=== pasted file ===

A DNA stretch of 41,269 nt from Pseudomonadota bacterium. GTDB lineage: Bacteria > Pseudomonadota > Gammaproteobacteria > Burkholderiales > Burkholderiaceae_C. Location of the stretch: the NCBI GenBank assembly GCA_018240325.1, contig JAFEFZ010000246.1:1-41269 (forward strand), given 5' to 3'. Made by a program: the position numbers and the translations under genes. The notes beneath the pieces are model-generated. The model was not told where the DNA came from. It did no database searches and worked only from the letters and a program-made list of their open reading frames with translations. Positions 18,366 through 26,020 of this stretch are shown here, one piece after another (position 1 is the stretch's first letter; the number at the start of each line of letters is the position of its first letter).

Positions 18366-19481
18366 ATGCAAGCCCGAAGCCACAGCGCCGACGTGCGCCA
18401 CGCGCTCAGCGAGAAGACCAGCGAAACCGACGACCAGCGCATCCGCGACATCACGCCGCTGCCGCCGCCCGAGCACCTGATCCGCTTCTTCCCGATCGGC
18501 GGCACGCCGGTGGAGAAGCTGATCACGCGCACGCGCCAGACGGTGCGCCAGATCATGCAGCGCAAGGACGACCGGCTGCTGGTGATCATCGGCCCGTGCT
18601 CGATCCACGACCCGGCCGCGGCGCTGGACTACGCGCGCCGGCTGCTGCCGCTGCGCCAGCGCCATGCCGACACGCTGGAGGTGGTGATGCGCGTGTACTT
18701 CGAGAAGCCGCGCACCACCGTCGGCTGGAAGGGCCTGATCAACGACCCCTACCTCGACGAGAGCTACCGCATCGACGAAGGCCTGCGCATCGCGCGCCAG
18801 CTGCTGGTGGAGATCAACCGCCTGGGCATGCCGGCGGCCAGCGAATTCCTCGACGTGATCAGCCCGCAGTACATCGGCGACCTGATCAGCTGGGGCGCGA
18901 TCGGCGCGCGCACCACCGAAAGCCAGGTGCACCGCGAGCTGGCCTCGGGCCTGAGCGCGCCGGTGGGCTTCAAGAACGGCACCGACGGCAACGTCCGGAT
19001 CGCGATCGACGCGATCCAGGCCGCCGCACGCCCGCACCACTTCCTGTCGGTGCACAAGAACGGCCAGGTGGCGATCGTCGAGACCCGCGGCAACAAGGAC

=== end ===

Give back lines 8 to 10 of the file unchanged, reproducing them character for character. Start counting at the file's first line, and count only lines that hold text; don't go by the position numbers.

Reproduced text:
18801 CTGCTGGTGGAGATCAACCGCCTGGGCATGCCGGCGGCCAGCGAATTCCTCGACGTGATCAGCCCGCAGTACATCGGCGACCTGATCAGCTGGGGCGCGA
18901 TCGGCGCGCGCACCACCGAAAGCCAGGTGCACCGCGAGCTGGCCTCGGGCCTGAGCGCGCCGGTGGGCTTCAAGAACGGCACCGACGGCAACGTCCGGAT
19001 CGCGATCGACGCGATCCAGGCCGCCGCACGCCCGCACCACTTCCTGTCGGTGCACAAGAACGGCCAGGTGGCGATCGTCGAGACCCGCGGCAACAAGGAC